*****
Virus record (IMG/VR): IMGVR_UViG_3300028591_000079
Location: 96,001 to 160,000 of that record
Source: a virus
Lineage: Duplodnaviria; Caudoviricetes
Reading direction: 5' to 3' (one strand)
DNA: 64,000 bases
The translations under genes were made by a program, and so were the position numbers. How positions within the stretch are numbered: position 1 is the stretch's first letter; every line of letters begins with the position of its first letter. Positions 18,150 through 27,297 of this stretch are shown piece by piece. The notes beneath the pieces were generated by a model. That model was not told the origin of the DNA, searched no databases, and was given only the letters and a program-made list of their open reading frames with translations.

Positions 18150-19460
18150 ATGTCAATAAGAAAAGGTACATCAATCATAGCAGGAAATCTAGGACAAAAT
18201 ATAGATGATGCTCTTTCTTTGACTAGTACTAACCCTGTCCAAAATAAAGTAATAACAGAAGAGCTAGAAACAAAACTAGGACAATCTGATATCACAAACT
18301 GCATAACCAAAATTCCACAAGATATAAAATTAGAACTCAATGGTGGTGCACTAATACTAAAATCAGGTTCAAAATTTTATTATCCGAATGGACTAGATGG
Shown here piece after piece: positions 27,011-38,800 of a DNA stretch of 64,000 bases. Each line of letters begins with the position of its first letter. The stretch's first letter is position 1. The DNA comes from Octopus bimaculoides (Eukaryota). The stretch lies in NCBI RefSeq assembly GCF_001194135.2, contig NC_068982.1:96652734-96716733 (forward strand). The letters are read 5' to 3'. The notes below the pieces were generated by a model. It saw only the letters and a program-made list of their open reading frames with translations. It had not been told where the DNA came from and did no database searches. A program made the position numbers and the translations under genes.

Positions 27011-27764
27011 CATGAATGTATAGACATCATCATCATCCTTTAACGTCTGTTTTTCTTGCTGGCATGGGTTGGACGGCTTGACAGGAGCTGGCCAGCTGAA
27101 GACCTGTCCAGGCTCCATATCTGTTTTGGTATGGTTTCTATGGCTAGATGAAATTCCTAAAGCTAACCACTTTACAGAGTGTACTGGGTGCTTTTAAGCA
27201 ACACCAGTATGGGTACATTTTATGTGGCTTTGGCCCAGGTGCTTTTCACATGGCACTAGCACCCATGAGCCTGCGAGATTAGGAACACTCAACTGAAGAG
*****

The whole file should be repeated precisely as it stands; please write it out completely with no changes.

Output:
Virus record (IMG/VR): IMGVR_UViG_3300028591_000079
Location: 96,001 to 160,000 of that record
Source: a virus
Lineage: Duplodnaviria; Caudoviricetes
Reading direction: 5' to 3' (one strand)
DNA: 64,000 bases
The translations under genes were made by a program, and so were the position numbers. How positions within the stretch are numbered: position 1 is the stretch's first letter; every line of letters begins with the position of its first letter. Positions 18,150 through 27,297 of this stretch are shown piece by piece. The notes beneath the pieces were generated by a model. That model was not told the origin of the DNA, searched no databases, and was given only the letters and a program-made list of their open reading frames with translations.

Positions 18150-19460
18150 ATGTCAATAAGAAAAGGTACATCAATCATAGCAGGAAATCTAGGACAAAAT
18201 ATAGATGATGCTCTTTCTTTGACTAGTACTAACCCTGTCCAAAATAAAGTAATAACAGAAGAGCTAGAAACAAAACTAGGACAATCTGATATCACAAACT
18301 GCATAACCAAAATTCCACAAGATATAAAATTAGAACTCAATGGTGGTGCACTAATACTAAAATCAGGTTCAAAATTTTATTATCCGAATGGACTAGATGG
Shown here piece after piece: positions 27,011-38,800 of a DNA stretch of 64,000 bases. Each line of letters begins with the position of its first letter. The stretch's first letter is position 1. The DNA comes from Octopus bimaculoides (Eukaryota). The stretch lies in NCBI RefSeq assembly GCF_001194135.2, contig NC_068982.1:96652734-96716733 (forward strand). The letters are read 5' to 3'. The notes below the pieces were generated by a model. It saw only the letters and a program-made list of their open reading frames with translations. It had not been told where the DNA came from and did no database searches. A program made the position numbers and the translations under genes.

Positions 27011-27764
27011 CATGAATGTATAGACATCATCATCATCCTTTAACGTCTGTTTTTCTTGCTGGCATGGGTTGGACGGCTTGACAGGAGCTGGCCAGCTGAA
27101 GACCTGTCCAGGCTCCATATCTGTTTTGGTATGGTTTCTATGGCTAGATGAAATTCCTAAAGCTAACCACTTTACAGAGTGTACTGGGTGCTTTTAAGCA
27201 ACACCAGTATGGGTACATTTTATGTGGCTTTGGCCCAGGTGCTTTTCACATGGCACTAGCACCCATGAGCCTGCGAGATTAGGAACACTCAACTGAAGAG